Rush is a Band

A blog devoted to RUSH:
Neil Peart, Geddy Lee & Alex Lifeson

Fri, Nov 22, 2019

New Alex Lifeson interview

Sun, Nov 30, 2008@10:13AM | comments

[Rush is back: Pop culture proclaims the formerly dorky band cool]

Kirk Baird of the Toledo Blade recently conducted a great interview with Alex Lifeson. The article focuses on how Rush has been everywhere lately; from their Colbert Report appearance to a cameo in the upcoming comedy film I Love You, Man to the VH1 Classic Rush Hashanah special and everything inbetween. Pop culture has now declared something we've already known for years; Rush is cool. Here's what Alex said about Rush's newly-found coolness:

Weve always sort of been outside well, maybe not a little bit weve always been kind of outside the mainstream, weve done things our own way, ... We have a very strong core following thats been very loyal and stuck with us for all these years and allowed us to function that way without having a broader appeal. To suddenly be asked to be in films, of course the Rolling Stone thing, and the Stephen Colbert all these things ... it makes us smile that all of a sudden Rush is a cool thing, when we have not been a very cool thing for a very long time.

On his friendship with Geddy Lee Alex says:

The Rush experience for us has been a family experience. Geddy and I live five minutes from each other. This is [after] 40-plus years of knowing each other and were still five minutes from each other. I played tennis with him last week, we had dinner the other night, [theres a] wine tasting next Tuesday hes my best friend and we happen to be in a band together. That makes it a little easier to make those decisions about what you would do if they werent there anymore. Its not just a job, its a whole life weve lived together.

Baird mentions how Rush's contract with Atlantic is up after the release of Retrospective 3 and asks Alex about the band's future:

Right now we just want rest,... Weve been working really hard for the last seven or eight years on numerous records, tours, and DVDs; its been pretty constant through that whole period. We really feel like we need to step back and recharge our batteries and just not think about the band and what were going to do. You never know, Geddy and I might do some casual writing in the spring, but Im guessing we probably wont do anything until the fall of next year. At that time ... well set out what were doing. There are a number of options open to us. I think the most likely is that well record another record and tour off that. Working with [Snakes and Arrows producer] Nick Raskulinecz, hes pushing us to think about doing another sort of concept record ... instead of just a thematically conceptual album like the most current records are. Whether were up for that kind of thing, Im not so sure. Well have to wait and see.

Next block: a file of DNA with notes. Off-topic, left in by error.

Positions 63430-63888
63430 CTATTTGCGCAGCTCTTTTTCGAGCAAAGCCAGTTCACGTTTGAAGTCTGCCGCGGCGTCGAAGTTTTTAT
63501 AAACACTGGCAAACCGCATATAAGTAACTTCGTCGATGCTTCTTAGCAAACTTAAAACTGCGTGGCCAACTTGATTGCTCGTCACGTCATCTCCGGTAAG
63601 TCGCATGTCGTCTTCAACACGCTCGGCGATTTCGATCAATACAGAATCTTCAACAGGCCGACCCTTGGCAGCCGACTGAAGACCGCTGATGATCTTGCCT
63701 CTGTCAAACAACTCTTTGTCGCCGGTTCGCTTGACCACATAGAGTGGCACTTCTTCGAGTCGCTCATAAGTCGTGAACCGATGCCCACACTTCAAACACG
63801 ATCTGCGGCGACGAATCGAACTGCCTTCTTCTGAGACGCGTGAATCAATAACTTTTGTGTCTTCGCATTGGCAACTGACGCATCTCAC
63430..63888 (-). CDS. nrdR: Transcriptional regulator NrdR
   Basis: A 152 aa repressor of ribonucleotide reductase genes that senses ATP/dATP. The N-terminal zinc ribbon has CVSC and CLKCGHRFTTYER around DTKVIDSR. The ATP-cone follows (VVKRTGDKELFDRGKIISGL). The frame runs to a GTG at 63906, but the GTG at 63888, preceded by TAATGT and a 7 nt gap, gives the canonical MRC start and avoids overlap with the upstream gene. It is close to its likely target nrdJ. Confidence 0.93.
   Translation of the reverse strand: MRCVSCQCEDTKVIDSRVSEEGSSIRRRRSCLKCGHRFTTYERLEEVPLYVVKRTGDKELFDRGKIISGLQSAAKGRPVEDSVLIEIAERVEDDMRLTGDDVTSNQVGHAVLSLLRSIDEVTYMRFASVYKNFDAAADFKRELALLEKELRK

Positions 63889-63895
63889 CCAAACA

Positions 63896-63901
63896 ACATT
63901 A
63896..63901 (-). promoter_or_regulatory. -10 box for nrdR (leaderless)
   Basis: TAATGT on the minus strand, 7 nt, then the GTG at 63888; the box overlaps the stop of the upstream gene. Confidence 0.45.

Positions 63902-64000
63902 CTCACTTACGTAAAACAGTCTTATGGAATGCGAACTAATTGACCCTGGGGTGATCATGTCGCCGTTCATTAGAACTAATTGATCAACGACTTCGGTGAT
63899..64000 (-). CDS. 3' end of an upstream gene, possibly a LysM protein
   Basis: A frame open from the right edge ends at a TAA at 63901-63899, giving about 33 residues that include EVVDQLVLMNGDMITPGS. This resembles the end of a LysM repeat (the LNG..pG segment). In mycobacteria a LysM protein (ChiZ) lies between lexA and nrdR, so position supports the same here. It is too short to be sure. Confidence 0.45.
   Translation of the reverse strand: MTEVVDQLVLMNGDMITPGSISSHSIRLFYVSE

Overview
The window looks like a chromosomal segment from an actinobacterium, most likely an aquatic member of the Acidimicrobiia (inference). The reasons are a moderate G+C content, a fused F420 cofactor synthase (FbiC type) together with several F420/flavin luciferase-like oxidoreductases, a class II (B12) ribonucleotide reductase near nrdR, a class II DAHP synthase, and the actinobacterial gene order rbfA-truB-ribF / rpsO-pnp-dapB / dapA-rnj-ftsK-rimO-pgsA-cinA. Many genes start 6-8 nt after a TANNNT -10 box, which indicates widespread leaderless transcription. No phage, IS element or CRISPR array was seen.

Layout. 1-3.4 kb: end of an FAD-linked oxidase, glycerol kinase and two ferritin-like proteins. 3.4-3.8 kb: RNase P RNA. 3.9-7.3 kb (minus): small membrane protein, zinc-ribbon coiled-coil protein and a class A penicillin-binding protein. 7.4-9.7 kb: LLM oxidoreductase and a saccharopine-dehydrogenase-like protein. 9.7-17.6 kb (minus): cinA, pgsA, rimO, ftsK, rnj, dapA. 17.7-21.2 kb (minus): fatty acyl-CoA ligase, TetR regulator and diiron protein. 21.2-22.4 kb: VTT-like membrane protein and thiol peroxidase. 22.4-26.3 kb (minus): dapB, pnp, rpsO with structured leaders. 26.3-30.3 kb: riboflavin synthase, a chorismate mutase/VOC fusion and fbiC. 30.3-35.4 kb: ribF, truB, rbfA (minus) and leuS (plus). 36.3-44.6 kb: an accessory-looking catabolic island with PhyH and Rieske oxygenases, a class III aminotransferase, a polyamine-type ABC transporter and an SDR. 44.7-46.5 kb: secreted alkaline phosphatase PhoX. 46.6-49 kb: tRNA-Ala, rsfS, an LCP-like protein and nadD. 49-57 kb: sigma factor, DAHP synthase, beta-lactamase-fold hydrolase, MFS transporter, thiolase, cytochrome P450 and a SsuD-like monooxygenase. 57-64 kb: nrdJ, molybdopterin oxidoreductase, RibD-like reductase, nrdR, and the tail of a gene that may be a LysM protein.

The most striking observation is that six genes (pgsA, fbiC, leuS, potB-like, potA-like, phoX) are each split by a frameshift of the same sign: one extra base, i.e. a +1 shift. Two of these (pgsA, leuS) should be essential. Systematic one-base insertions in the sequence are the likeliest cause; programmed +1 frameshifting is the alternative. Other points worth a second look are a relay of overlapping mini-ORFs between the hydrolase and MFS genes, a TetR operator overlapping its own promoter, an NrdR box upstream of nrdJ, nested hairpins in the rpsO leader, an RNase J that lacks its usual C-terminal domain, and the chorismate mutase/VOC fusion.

So Alex essentially confirms what Geddy had said in his Billboard interview. But the bit about the possible concept record is pretty interesting. I'll believe that when I see it though! He also says the following in a sidebar piece:

Another option is that we might do a specialty tour, or well do another major tour and look at doing more obscure songs. I dont think we would just do the same sort of tour we did last time. I would be different. I dont think we would be content to just do another tour ... just milk it. Otherwise, Id rather stay home, to be honest with you. (Laughs)

And also in the sidebar he's asked about doing Hemispheres and/or one of the band's longer pieces on tour:

It takes up too much time. Id totally be into doing that. We did that with 2112 a few tours back where we played the whole thing. That was the first tour where we did, in fact, play all of 2112. Even when we first started doing it back in the 70s we never played the whole thing. I like the idea of the challenge of doing that. ... If were going to play for five hours, lets do Jacobs Ladder, lets do all those songs. Itd be fun. And visually wed have a lot of license to do some very interesting things technically. Wait and see.

Alex has stated similar things in the past regarding a b-sides tour and performing some of their longer pieces live. Whether he can convince Neil and Geddy to do something like this is still an open question. The article ends with a question regarding Rush's Grand Finale:

As the conversation winds down, talk pushes to the end of the band. Given that all the members of the group are in their mid-50s, the end of Rush is certainly closer than its beginning. So how would Lifeson like the band to go out? How would he script Rushs finale?

Thats a tough question. I dont know, Lifeson said. I was going to say that we go out on this incredible tour where we were just at the top of our game and we moved on and that was it. But at the same time, and I think maybe its because I am Canadian, I think Id like us to rather just go quietly out. Just kind of fade away quietly and not cause a big deal.

This was probably the best Rush interview I've seen for quite some time. Thanks to robertkincaid96 for the heads up.

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